Forget the chopping: the thing about onions that really makes me want to cry is seeing how often they're not cooked properly. Right now I'm looking at a pot of finely chopped onions. They're the base of my Bolognese, and in them I see the kernel of the finished dish. The way I cook and season these onions will determine in a large part the depth and quality of flavour of the sauce when it's done. Onions have all sorts of uses, of course, but perhaps their most essential deployment is in forming this sort of foundation, whether it's for a soup, a braise, a sauce, a tagine or a curry. These humble onions will eventually cook down and meld into the sauce, but far from disappearing, they play a major role in how the dish looks and tastes.
At the risk of stating the obvious, when you're making something such as a beef or lamb casserole (or, of course, French onion soup) you want the onions to give a deep and rich flavour, so you cook them until they turn dark golden-brown. If you're cooking something more delicate, such as a goat's cheese and onion tart or a chicken ragù, then you want your onions to be only pale golden-brown. In both cases the onions will lend a unique character and colour to the dish, and in neither can the cooking be rushed.
The more gently onions are cooked, the sweeter their flavour. As they get darker, they will take on a kind of richness, until they begin to acquire a bitterness. This is something you usually work to avoid, but in the right context a touch of bitterness can be desirable, as in a Vietnamese beef noodle soup. In such cases onions are fried (or roasted) until they are very brown to pretty much charred, which gives that beautiful shade of dark brown to the soup, pleasing to both the eye and the palate.
The thing that surprises me is how often this step is misunderstood in the home kitchen - either the cooking is not taken far enough or it is not done gently enough before the caramelisation is arrested by the introduction of liquid and other ingredients. I have witnessed chopped onions being placed into a pan along with the oil (often before the pan is hot), and once they've been cooking for barely five minutes, in goes the carrot, the celery, and very soon after the tomato paste, the mince and so on. It's a big mistake. The onions haven't had a chance to actually cook - they need to go from raw to cooked and soft before beginning their browning. If they're cooked too quickly, you'll have raw onion inside and brown outside, and never get the richness of flavour you're after.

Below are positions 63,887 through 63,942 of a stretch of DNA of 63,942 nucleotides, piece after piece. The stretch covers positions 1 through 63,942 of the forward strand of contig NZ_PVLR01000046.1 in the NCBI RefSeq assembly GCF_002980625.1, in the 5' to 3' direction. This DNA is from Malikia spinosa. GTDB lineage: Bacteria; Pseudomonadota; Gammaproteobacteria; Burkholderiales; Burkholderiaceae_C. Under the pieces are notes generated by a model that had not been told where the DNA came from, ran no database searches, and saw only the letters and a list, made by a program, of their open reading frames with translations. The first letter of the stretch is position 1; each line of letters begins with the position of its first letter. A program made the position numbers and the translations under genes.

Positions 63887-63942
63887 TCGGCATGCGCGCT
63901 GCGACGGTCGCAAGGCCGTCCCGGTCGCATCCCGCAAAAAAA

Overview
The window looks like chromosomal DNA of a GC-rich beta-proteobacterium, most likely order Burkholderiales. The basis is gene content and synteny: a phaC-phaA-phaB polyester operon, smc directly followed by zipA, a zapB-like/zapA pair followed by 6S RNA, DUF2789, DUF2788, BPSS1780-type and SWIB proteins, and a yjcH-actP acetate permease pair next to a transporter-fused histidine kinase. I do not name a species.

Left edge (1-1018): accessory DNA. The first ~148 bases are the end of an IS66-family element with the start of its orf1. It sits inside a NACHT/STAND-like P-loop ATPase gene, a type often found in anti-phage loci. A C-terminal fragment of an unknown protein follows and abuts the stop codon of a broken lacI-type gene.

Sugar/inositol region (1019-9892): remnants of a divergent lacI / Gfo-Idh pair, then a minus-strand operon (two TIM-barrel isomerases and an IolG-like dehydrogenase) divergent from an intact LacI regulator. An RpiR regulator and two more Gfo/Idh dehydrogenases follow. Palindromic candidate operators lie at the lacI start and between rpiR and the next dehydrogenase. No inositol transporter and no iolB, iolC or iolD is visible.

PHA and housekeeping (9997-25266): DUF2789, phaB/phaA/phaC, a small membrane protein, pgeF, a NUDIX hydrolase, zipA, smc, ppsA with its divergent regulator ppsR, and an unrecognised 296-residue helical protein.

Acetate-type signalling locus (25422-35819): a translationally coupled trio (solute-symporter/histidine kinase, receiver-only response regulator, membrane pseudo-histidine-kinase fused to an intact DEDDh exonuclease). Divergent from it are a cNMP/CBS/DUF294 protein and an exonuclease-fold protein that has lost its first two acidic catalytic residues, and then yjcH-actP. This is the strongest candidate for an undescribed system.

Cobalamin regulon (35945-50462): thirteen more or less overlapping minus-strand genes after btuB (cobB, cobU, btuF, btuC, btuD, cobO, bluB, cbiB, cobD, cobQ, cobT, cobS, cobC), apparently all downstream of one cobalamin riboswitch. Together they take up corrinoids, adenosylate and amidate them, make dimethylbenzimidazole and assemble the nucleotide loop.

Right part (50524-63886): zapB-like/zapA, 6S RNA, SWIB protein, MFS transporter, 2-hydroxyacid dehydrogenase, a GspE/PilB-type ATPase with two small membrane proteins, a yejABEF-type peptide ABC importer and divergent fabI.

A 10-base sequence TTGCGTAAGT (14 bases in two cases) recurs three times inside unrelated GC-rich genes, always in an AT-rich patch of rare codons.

I like to cook onions in generous amounts of oil and butter (a little bit of butter gives a nice flavour and the oil keeps it from burning) which have been warmed over a medium heat before the onions are added. This lets the onions sweat and sizzle, slowly turning soft and translucent before becoming a rich golden brown. This is the beginning of caramelisation, and it is precisely what I want. It is this reaction of the starches and sugars in the onions over a high heat which causes them to undergo their transformation.
I like to use a heavy-based pan for cooking onions because it gives an even, slow heat - as opposed to, say, a lightweight aluminium frying pan which tends to colour the onions too quickly. My favourite is a heavy copper saucepan - the copper distributes the heat beautifully. Start with a high heat, then, once the onions are added and have started to sweat, turn the heat to medium and keep stirring. They should be giving off steam and gently sizzling but not frying, which will make them brown too quickly. I always salt the onions once they've started softening - the salt draws liquid out into the pan and helps in the sautéing process. Salting early also gives a depth of flavour that can never be equalled by seasoning at the end of cooking alone. Add some salt in the beginning and adjust the seasoning when you've finished cooking.
To enjoy the magic of well-cooked onions on their own, make them the star of a dish and not just the bass line. French onion soup made with a rich beef stock and garnished with melted Gruyère on toast is the ne plus ultra at this time of year, while a flaky pastry filled with caramelised onions and goat's curd is also hard to beat. And then there's my all-time favourite onion dish, the Bavarian classic Käse Spätzle: small dumplings baked with caramelised onions and grated mountain cheese such as Gruyère.